Tiet Q.Q., Leyva Y.E., Moos R.H. et al.
JAMA Internal Medicine: 2015, 175(8), p. 1371–1377.
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Just two simple questions (and often just one) correctly identified around 9 in 10 patients with drug use problems among a US primary care sample.
Summary Primary care provides an ideal setting in which to screen not just for risky drinking, but also for drug use disorders and negative consequences of drug use. However, screening questionnaires and interviews intended to quickly signal whether these problems are present have been found by comprehensive reviews to be inappropriate for routine use in primary care.
1. “How many days in the past 12 months have you used drugs other than alcohol?”
If 7 or more days, the SoDU is positive for drug use disorder and negative consequences; skip item 2.
2. “How many days in the past 12 months have you used drugs more than you meant to?”
If 2 or more days then SoDU is positive for drug use disorder and negative consequences.
This US study set out to develop and validate a screening instrument for drug use suitable for primary care settings. Items from existing instruments were tested on 1283 adult patients (of 3173 initially approached for the study) at two primary care clinics run by the US Department of Veterans Affairs health care system for ex-military personnel. Patients were almost all men and averaged 62 years of age. In interviews with researchers, 19% of participants reported in the last 12 months having used illicit drugs or prescription medications for non-medical purposes, and 15% reported at least one negative consequence of this use. Just over 1 in 10 met criteria for a drug use disorder (abuse or dependence) according to the US diagnostic system.
The sample was randomly divided in two. The first half were used to test candidate items drawn from existing screening instruments in order to develop the new instrument, the second half to validate the new instrument. In each case the assessments made by the screening questions were benchmarked against more comprehensive assessments made by using already validated questionnaires.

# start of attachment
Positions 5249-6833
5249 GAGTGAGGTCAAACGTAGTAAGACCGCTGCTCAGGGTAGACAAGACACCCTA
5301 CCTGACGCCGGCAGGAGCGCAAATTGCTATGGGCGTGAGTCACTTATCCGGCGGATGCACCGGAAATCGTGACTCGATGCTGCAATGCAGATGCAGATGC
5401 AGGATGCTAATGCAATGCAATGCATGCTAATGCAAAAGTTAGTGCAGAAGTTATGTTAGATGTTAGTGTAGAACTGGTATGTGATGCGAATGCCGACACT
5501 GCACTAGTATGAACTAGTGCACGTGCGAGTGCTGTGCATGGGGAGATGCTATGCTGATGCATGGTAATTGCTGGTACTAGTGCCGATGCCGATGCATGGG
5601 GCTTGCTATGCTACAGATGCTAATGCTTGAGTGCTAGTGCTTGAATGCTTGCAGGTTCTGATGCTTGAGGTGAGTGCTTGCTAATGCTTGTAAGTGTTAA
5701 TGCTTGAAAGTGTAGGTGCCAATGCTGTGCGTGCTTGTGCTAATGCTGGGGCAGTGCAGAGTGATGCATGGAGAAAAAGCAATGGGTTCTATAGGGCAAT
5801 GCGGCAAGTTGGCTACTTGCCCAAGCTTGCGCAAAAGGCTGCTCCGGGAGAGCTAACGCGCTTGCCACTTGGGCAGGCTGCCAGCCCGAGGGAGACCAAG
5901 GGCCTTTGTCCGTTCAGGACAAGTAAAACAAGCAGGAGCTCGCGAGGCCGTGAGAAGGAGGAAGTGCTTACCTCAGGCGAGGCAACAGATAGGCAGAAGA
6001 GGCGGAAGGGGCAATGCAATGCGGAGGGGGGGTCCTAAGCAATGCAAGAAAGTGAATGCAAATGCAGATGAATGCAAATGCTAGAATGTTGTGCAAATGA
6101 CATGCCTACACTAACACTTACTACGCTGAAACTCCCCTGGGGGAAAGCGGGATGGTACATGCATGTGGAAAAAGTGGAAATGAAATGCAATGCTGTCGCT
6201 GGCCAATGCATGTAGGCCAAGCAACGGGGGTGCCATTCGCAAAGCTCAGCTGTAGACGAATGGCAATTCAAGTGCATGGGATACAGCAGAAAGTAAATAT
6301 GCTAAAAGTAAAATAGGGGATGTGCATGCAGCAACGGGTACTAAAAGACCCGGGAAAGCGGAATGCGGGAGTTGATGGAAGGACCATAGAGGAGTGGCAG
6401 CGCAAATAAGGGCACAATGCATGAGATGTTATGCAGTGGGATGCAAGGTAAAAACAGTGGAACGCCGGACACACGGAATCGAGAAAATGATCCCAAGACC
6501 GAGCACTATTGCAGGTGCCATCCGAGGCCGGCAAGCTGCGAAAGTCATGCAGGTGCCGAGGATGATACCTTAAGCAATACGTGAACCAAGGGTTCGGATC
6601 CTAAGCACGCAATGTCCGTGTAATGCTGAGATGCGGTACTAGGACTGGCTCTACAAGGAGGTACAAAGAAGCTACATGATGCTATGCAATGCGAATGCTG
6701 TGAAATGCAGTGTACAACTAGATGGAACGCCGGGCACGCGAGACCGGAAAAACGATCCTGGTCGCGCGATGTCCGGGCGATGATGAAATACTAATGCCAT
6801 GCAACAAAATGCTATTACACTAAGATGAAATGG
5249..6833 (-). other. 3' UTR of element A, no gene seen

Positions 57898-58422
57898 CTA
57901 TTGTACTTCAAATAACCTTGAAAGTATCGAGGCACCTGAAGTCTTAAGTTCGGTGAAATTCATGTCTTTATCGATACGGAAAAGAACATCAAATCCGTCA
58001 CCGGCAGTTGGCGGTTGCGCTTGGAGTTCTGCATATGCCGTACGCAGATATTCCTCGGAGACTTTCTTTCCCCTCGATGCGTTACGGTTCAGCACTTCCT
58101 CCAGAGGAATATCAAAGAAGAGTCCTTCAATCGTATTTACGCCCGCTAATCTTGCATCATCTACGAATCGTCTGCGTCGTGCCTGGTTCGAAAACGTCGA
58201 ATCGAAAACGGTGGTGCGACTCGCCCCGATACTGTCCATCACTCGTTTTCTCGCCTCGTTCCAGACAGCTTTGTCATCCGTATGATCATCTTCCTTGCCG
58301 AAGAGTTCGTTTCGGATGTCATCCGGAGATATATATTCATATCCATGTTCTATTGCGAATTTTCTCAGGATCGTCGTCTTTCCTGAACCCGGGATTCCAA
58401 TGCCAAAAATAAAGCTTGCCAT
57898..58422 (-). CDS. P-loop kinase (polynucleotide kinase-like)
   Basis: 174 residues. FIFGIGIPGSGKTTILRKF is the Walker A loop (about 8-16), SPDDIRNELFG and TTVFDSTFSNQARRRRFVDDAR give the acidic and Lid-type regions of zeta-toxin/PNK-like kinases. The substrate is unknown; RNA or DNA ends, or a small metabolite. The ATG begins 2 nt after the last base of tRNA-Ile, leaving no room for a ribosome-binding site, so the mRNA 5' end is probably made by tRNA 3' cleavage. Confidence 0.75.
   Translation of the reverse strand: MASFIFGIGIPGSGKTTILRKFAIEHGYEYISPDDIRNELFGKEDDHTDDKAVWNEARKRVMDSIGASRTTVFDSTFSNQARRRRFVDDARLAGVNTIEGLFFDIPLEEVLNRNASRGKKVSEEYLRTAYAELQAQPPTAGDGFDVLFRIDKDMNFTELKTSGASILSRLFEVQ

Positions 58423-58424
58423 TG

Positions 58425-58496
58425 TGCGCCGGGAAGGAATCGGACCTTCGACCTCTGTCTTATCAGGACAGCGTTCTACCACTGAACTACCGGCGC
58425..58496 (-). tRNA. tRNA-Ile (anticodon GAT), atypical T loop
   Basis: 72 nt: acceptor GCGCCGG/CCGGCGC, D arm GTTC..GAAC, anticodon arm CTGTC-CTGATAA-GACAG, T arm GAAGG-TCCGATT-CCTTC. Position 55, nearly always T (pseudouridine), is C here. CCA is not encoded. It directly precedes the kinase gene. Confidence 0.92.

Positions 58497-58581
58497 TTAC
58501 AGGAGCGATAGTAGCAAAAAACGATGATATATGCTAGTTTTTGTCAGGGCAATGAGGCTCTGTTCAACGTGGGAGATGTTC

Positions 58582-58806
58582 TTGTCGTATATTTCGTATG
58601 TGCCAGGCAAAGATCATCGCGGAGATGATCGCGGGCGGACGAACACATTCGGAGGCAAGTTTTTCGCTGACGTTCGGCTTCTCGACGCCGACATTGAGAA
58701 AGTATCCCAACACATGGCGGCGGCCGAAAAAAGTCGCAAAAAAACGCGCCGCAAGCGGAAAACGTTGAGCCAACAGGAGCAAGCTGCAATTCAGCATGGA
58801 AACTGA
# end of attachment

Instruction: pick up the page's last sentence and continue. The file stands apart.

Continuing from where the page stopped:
The resulting screening instrument had two questions, the second only needing to be asked if the response to the first had not been indicative of a drug use disorder or negative consequences panel above. Among the second half of the sample used to validate the instrument, it correctly identified 92% of the patients diagnosed by a more comprehensive assessment as having a drug use disorder, and correctly did not indicate a disorder for 93% of patients also found disorder-free by the more comprehensive tests. For negative consequences of drug use the corresponding proportions were 83% and 97%. When the Screen of Drug Use was re-answered by 100 patients a week later the results remained almost the same, indicating that the results are stable over time. Accuracy was maintained for subgroups of the sample divided by age, sex, racial or ethnic background, marital status, educational level, and whether suffering post-traumatic stress disorder.
The analysts concluded that SoDU two-item screening instrument for drug use has excellent accuracy and reliability, and provides a way to briefly screen for drug use disorders and problems suitable for busy US Department of Veterans Affairs primary care clinics. However, the sample was mainly elderly men and the instrument may not work as well in other types of primary care populations.
commentary It is important to remember that in this study patients were responding in confidence to researchers in a context in which their answers could have no bearing on their medical care, relationships with medical staff, or other aspects of their lives. Patients may be more reluctant to admit to frequent illegal drug use or misuse of medications to their doctors. Only a validation study in which the screening instrument is tested in conditions approximating normal practice can tell whether in these conditions it also accurately identifies problem drug use. This may be particularly important outside the context of the US military health service where deference to military authority and associated traditions and training may result in more truthful responses to sensitive questions than in other contexts.
Thanks for their comments on this entry in draft to Mick McManus, Alcohol Co-ordinator at the London Borough of Barking and Dagenham in England. Commentators bear no responsibility for the text including the interpretations and any remaining errors.
Last revised 16 October 2015. First uploaded 09 October 2015
STUDY 2012 A randomized controlled trial of a brief intervention for illicit drugs linked to the Alcohol, Smoking and Substance Involvement Screening Test (ASSIST) in clients recruited from primary health-care settings in four countries